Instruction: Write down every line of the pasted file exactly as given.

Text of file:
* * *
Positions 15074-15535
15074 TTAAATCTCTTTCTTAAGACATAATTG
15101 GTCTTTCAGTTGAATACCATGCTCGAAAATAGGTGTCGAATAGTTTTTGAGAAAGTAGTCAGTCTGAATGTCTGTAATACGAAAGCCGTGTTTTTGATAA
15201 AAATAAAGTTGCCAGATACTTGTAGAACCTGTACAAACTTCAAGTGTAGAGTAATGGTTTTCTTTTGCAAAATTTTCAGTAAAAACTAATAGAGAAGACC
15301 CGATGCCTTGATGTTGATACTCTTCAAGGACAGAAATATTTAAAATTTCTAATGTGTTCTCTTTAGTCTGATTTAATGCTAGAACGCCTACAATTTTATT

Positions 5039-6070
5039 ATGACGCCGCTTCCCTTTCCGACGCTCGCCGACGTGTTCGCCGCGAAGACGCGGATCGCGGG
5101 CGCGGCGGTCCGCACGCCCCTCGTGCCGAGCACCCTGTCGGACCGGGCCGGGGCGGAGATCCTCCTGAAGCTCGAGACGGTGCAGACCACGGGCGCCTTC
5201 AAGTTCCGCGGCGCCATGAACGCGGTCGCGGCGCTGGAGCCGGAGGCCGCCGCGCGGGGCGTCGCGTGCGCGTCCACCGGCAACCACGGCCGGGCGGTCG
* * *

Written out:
Positions 15074-15535
15074 TTAAATCTCTTTCTTAAGACATAATTG
15101 GTCTTTCAGTTGAATACCATGCTCGAAAATAGGTGTCGAATAGTTTTTGAGAAAGTAGTCAGTCTGAATGTCTGTAATACGAAAGCCGTGTTTTTGATAA
15201 AAATAAAGTTGCCAGATACTTGTAGAACCTGTACAAACTTCAAGTGTAGAGTAATGGTTTTCTTTTGCAAAATTTTCAGTAAAAACTAATAGAGAAGACC
15301 CGATGCCTTGATGTTGATACTCTTCAAGGACAGAAATATTTAAAATTTCTAATGTGTTCTCTTTAGTCTGATTTAATGCTAGAACGCCTACAATTTTATT

Positions 5039-6070
5039 ATGACGCCGCTTCCCTTTCCGACGCTCGCCGACGTGTTCGCCGCGAAGACGCGGATCGCGGG
5101 CGCGGCGGTCCGCACGCCCCTCGTGCCGAGCACCCTGTCGGACCGGGCCGGGGCGGAGATCCTCCTGAAGCTCGAGACGGTGCAGACCACGGGCGCCTTC
5201 AAGTTCCGCGGCGCCATGAACGCGGTCGCGGCGCTGGAGCCGGAGGCCGCCGCGCGGGGCGTCGCGTGCGCGTCCACCGGCAACCACGGCCGGGCGGTCG